Beauden Barrett, Ardie Savea, Anton Lienert-Brown, Damian McKenzie; get ready to add the names Jordie Barrett and Rieko Ioane to the list.
Yes, it’s the conveyer belt that keeps on producing, and next month many in the Northern Hemisphere might just get their first glimpse of a special talent who has been a stand-out in the Mitre 10 Cup. Auckland’s season is now over, which may be a blessing in disguise for Ioane.
Will Steve Hansen choose to take the next step with him? We think so, if at least in an ‘apprentice’ role, like he did with Savea in 2013.
Before covering the 19-year-old’s unquestionable talent let’s first praise the stepping stones and environment that is leading to more and more youngsters developing at a rapid rate. That subsequently gives New Zealand real depth and makes 2017’s tour of concern for the Lions.
On that tour the best of England, Ireland, Scotland and Wales will, unlike in the past, face the Super Rugby franchises in a hard schedule that will test them twice weekly. Wales can attest to how trying that will be after this year’s 40-7 hammering at the hands of the Chiefs.
All five franchises displayed their class in 2016 as, despite an unfavourable fixture list, New Zealand’s teams finished on a total of 245 points compared to Australia’s 144 and South Africa’s 218. Four of their outfits made the quarter-final stage with three in the semi-final.
Ioane rarely featured for the Blues this term due to Sevens commitments, which has unquestionably accelerated his progress as a player. He has honed his finishing ability, decision making in defence and distribution, which has seen him take this Mitre 10 Cup campaign by storm.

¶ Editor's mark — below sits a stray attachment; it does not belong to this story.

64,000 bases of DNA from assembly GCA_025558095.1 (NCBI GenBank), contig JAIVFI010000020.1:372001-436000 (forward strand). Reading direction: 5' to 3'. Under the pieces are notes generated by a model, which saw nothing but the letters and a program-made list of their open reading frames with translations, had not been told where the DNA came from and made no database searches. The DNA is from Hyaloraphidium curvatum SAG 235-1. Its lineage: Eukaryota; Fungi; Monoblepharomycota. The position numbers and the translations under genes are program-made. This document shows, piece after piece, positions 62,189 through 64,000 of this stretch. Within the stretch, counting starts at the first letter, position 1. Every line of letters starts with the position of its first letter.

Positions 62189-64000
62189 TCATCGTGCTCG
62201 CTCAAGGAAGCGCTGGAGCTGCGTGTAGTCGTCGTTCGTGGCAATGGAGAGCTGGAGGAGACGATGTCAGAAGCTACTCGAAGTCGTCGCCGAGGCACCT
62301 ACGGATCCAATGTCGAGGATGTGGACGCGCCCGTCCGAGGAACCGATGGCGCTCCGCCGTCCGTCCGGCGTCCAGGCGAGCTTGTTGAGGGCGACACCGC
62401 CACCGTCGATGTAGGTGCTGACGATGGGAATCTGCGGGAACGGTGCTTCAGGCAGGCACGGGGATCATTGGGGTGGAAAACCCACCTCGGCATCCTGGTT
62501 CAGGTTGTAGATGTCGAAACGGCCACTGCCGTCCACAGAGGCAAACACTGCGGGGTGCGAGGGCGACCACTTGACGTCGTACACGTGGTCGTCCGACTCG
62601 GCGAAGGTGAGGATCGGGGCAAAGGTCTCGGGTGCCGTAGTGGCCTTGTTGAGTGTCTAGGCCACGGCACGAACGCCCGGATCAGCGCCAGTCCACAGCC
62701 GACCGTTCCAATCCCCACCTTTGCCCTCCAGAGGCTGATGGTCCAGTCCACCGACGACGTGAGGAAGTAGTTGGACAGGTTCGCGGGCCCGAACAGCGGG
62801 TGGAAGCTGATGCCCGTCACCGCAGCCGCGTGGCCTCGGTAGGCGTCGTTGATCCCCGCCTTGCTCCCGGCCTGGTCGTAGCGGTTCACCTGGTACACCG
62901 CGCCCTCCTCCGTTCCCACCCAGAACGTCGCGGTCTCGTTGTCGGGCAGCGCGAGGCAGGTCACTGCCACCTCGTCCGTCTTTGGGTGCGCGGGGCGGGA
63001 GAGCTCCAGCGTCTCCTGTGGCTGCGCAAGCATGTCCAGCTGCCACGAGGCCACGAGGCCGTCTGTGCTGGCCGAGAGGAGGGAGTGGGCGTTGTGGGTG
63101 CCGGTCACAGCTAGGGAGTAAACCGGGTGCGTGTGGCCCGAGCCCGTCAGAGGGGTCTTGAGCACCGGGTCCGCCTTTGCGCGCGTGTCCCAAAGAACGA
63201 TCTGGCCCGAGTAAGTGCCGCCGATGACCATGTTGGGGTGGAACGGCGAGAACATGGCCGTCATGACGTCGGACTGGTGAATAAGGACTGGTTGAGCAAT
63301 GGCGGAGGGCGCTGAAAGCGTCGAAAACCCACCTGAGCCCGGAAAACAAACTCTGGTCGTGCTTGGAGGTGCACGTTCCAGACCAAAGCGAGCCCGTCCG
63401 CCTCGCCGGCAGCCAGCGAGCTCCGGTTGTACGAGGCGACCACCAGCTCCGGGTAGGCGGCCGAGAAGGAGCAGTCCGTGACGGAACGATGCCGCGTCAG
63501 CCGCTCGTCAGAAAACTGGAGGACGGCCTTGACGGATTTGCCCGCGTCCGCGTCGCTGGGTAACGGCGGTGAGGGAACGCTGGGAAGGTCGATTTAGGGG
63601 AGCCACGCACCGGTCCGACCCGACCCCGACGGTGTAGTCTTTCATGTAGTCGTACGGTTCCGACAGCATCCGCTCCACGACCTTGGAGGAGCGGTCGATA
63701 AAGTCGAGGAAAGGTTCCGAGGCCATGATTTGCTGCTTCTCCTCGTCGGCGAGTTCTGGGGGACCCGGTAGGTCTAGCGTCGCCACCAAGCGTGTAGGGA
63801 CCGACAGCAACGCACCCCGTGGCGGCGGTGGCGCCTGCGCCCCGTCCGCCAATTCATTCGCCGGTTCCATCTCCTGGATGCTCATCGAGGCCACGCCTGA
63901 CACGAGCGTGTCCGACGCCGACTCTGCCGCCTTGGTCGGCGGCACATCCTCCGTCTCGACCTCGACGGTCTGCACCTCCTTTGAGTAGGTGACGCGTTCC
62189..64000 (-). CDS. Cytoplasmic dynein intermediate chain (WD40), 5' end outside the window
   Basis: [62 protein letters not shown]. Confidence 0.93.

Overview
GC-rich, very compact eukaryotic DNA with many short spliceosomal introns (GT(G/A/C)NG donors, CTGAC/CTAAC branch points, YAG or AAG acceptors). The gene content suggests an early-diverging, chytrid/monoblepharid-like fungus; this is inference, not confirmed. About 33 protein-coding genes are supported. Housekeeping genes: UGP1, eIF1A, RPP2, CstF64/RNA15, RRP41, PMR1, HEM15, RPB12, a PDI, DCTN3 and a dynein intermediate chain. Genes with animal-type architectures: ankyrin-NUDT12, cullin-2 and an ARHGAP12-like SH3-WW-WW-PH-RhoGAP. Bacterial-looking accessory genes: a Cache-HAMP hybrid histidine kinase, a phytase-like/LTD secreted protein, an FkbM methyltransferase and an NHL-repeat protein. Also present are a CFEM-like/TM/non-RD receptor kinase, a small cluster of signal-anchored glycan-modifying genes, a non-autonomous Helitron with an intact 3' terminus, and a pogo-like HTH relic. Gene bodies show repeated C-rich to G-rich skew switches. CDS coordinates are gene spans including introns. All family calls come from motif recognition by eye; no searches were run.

His numbers are staggering. He’s scored two hat-tricks amongst his 10 tries this season, with all of those showing his searing pace and an ability, much like the All Blacks, to punish teams with a flick of a switch from defence to attack. Even Hansen must smile at his quality.
A competition best of 22 clean breaks, 62 defenders beaten and 812 metres makes him the hottest new property on the market in New Zealand.
Next on the list has to be Canterbury starlet Barrett, whose goalkicking, decision-making and crucially versatility has surely also seen him be a subject of debate amongst the selectors.
Do not be surprised to see a Barrett-Barrett 10-12 in black one day in the near future.
Like Ioane he is 19 but Barrett has yet to play Super Rugby, which makes the furore surrounding his decision about his first franchise so intriguing.
It’s clear he has a bright future and because of that ability to play fly-half, inside centre and full-back, he was in demand.
So could we be set for a situation whereby Barrett makes his Test debut before a Super Rugby bow?
Had his brother been firing off the tee in 2016 then that would be highly unlikely but that has not been the case, making it an intriguing decision when Hansen names his 36 men.
Barrett will hope for one final push in this weekend’s semi-final with Counties-Manukau, while for Ioane, surely he can start to pack his bags to head north.